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on soccer

Against Portugal, US will face test in second game

US coach Juergen Klinsmann (left) celebrated the June 16 win against Ghana.

REUTERS

US coach Juergen Klinsmann (left) celebrated the June 16 win against Ghana.

They’ve taken their malaria pills and they’ve had their shots. They prepared for Amazonian conditions with a selection camp in Palo Alto heat and a tune-up in Jacksonville, Fla., mugginess. They have 3 points in the bank after their opening triumph over Ghana. All the Americans have to do now is what they haven’t been able to do since 1930 — win their first two matches at the World Cup.

That’s the challenge in the jungle on Sunday evening when the US men’s soccer team takes on wounded Portugal and the planet’s best player in Cristiano Ronaldo. Win and the Americans are through to the Round of 16. Draw or lose and they’ll likely have to get points in Thursday’s group finale from the Germans, who had to struggle to tie Ghana, 2-2, after giving up the lead Saturday afternoon.

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“If you’re not able to follow up the first game with a good result, then the first game goes right out the window,” observed midfielder Michael Bradley, who saved his mates from likely extinction four years ago with his 82d-minute goal against Slovenia. “And all of a sudden you’re going into Game 3 needing a result or looking at the other game.”

The Yanks have been there before and it’s no place to be. Beating Portugal, which is in deep trouble after its 4-0 thwacking from the Germans, gets them a ticket to a second-round date with an opponent (likely Belgium) from one of the tournament’s three weakest groups. It’s far from Mission Impossible or even Improbable.

Since the United States made its Cup entry in 1990 it has faced European rivals 14 times in the tournament and won just once — against the Portuguese in 2002. That was a significant upset. A victory in Manaus would not be. The Portuguese definitely will be without starting defenders Fabio Coentrao (injured) and Pepe (suspended) and probably without hobbled striker Hugo Almeida. And Ronaldo, who has been playing on one good leg, isn’t in his customary intergalactic form.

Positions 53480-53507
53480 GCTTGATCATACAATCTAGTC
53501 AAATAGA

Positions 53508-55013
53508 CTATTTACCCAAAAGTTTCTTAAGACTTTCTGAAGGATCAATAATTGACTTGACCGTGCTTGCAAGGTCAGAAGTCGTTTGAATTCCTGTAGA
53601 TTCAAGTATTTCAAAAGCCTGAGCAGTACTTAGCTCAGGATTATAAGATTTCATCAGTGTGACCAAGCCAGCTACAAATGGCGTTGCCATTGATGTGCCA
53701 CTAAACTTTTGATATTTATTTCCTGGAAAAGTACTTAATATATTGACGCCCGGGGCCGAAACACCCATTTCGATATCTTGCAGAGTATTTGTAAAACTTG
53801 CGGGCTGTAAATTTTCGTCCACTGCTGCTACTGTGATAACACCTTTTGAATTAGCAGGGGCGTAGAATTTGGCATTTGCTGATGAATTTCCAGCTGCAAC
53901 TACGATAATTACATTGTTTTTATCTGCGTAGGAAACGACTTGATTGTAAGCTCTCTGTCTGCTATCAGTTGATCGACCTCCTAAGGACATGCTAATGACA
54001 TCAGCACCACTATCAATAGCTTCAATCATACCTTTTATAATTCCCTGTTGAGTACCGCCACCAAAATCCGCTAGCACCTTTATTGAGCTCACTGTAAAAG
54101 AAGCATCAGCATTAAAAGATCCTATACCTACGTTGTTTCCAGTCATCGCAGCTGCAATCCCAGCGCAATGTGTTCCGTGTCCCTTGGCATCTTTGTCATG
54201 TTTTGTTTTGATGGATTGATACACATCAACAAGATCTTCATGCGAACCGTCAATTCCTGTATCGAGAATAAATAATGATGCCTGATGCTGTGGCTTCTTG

“It would be easy to look and say this is a good time to play [Portugal],” said Bradley. “But the other side says, it’s a desperate team that is playing for their lives because they need a result. We have to respect that. We have to understand how much they’re going to put into it.”

The Portuguese have to put everything they have into it because a draw does nothing for them. They have to come at the Americans early before Ronaldo wilts in the steambath. What the Americans have to do is what they didn’t do against Ghana, which is to keep possession and take the pressure off a back line that held up well enough against the Black Stars, but that wasn’t dealing with anyone of Ronaldo’s quality.

The US team also has to figure out what it’s going to do for an attack now that Jozy Altidore is out with a strained hamstring and Clint Dempsey will be playing with a busted nose. The question for coach Jurgen Klinsmann is whether he rearranges his formation to have Dempsey, his best sniper, play alone up top, or puts either of two Cup neophytes — Aron Johannsson or Chris Wondolowski — alongside him.

“Jozy is a special player,” acknowledged Wondolowski. “You can’t replace him. That’s like saying, ‘Hey, go be Cristiano Ronaldo.’ ”

The closest thing the Yanks ever have had to Ronaldo is Landon Donovan, who is commentating about a team that he wasn’t deemed worthy of joining for a fourth time. Dempsey, of course, has the same jugular instinct as does Donovan (as the Ghanaians can attest), but he’s going to get an extraordinary amount of attention from the Portuguese defenders.

Even if the captain can go 90 minutes while breathing wet-sauna air through his mouth, he’s going to need plenty of support to service him and spring him loose. That means that Bradley, who was off his game against Ghana, will have to step up as he usually does on the big stage.

“I’m certainly honest enough and hard enough on myself to know that it wasn’t my sharpest night,” he acknowledged.

The 2002 team that went up 3-0 on Portugal in the first 36 minutes had more firepower — Donovan, Brian McBride, John O’Brien et al — than does this one. These Americans will have to get more goals off set pieces, as they did against Ghana (Dempsey’s was off a throw-in; John Brooks’s winner off a corner). But Job One in Manaus is to keep Ronaldo off the board.

“We definitely have to stop him,” said Wondolowski, “but we don’t want anyone else to beat us.”

Getting 3 points in the jungle, by whatever means necessary, would be a splendid result that would put the Yanks atop the group going into their date with the Mannschaft in Recife. More importantly, it would get them out of the Group of Death alive, which only star-spangled optimists thought might happen.

From there, as Klinsmann said, the sky’s the limit.

John Powers can be reached at jpowers@globe.com.
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